Connecticut Audbon Society



Daily Bird: Pectoral Sandpiper

Pectoral Sandpiper, photo by Matthew Bell.

August 15, 2020

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Pectoral Sandpiper
Calidris melanotos

Edited from a version published in April 2017

by Greg Hanisek, editor of The Connecticut Warbler, the journal of the Connecticut Ornithological Association

Where To Find It: This is an uncommon species in Connecticut, but also a wide-ranging one.

Pectoral Sandpiper favors short-grass habitats, both inland and on the coast, but it also occurs in saltmarsh and on beaches. In August 2020 they’ve shown up in Old Lyme, West Haven, and Milford, and eBird lists a couple of dozen places where birders have found them over the past decade (zoom in or enter “Connecticut” in the location box).

When To Find It: In fall — and we’re in fall migration season already — they can be found from July (or even late June) to November, usually singly or in small numbers.

In spring, April is the key month. The astute shorebird aficionado will be looking in late March, and the Big Day planner knows it will probably be gone by the sweet spot in mid-May.

What It Looks Like: The Pectoral Sandpiper is one of nearly 20 species in the genus Calidris that have been found found in North America. These include notoriously tricky identification problems such as the five small North American species known as “peep” and their small Eurasian counterparts known as stints.

The Pectoral fits the basic plumage pattern, but it’s larger with yellow legs and a distinctive brown-streaked breast pattern that cuts off sharply to create a demarcation between breast and belly. Least Sandpipers are mainly brown with yellow legs, but they’re the smallest of the “peeps,” six inches to the Pectoral’s eight-plus. In spring migration the largest “peep” — White-rumped Sandpiper — can show a similar breast pattern, but it is most common mid-May to early June while the Pectorals are mostly gone by early May. Of course other features such as the rump pattern easily separate them.

The Pectoral Sandpiper favors short-grass habitats. Photo by Frank Mantlik.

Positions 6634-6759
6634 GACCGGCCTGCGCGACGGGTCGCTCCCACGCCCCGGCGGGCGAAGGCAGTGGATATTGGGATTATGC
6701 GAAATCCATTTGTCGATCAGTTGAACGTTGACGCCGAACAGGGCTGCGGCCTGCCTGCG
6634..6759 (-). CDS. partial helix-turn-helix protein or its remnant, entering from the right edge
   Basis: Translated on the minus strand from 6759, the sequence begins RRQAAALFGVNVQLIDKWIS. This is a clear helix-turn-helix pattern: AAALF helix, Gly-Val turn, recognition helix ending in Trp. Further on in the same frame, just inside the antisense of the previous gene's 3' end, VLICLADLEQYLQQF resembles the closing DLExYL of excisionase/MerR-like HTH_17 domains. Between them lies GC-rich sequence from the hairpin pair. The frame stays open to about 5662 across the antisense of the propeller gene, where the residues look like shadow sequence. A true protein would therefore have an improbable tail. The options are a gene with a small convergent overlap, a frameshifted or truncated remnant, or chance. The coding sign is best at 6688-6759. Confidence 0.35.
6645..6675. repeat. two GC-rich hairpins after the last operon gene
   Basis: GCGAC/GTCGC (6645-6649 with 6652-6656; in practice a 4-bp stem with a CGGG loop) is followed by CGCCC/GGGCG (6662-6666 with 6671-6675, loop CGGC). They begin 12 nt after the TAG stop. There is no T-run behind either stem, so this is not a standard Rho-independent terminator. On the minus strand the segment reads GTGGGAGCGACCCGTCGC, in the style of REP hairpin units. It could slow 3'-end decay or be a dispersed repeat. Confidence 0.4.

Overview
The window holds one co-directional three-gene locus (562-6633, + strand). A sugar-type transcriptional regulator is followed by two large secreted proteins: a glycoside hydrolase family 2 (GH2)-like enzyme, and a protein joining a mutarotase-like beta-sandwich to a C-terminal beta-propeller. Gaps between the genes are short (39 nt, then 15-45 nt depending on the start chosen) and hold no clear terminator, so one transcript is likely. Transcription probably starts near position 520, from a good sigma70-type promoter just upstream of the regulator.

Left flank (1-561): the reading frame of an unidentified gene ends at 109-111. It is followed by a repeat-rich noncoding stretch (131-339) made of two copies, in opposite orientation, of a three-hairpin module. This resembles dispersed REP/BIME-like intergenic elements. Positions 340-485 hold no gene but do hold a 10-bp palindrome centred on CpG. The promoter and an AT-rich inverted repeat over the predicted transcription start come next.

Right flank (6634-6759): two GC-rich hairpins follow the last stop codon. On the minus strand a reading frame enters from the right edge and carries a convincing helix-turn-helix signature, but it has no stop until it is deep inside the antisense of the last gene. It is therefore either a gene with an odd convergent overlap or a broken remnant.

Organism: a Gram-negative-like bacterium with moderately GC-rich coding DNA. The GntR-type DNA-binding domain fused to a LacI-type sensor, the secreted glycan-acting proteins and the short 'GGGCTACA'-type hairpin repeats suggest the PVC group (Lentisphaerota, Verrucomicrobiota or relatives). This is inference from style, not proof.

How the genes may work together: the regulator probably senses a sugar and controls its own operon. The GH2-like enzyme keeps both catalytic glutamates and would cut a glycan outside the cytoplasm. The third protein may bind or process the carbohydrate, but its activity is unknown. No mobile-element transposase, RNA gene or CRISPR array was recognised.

In the fall (and this pertains to all juvenile shorebirds) the younger birds’ plumage looks fresh, crisp, and bright, while older birds look more mixed, with duller feathers interspersed with retained breeding feathers. Here’s a comparison of the adult vs. juvenile.

Conservation Status: Birds of the World Online offers this: No measurable effect of tundra disturbance at Prudhoe Bay, Alaska, during oil exploration in late 1960s on breeding abundances or nest densities 20 years later (1988-1989), or of tundra fragmentation on breeding abundance, nest density, or nest success.

However, abundance of breeding adults was lower in the vicinity of recently constructed roadways near oil fields. Losses of wetland feeding and roosting areas, especially along migratory routes, and probably on wintering grounds, is undoubtedly important. Little information from South American wintering areas, but not considered to need high conservation priority there.

Of Special Interest: Pectoral Sandpipers migrate southward from Arctic breeding areas in largest numbers through central North America to winter primarily on the pampas of south-central and southern South America. Most individuals that breed in Siberia migrate east, or perhaps even along the Great Circle route over the Arctic Ocean, to Alaska or Canada and then on to South American wintering areas.

Individuals at the extremes of this range potentially make a total return-trip migration of more than 30,000 kilometers, a distance comparable to that flown by the Arctic Tern (Sterna paradisaea) and other migratory champions. Small numbers winter regularly in Southeast Asia and the South Pacific, mainly Australia and New Zealand (Birds of North America Online).






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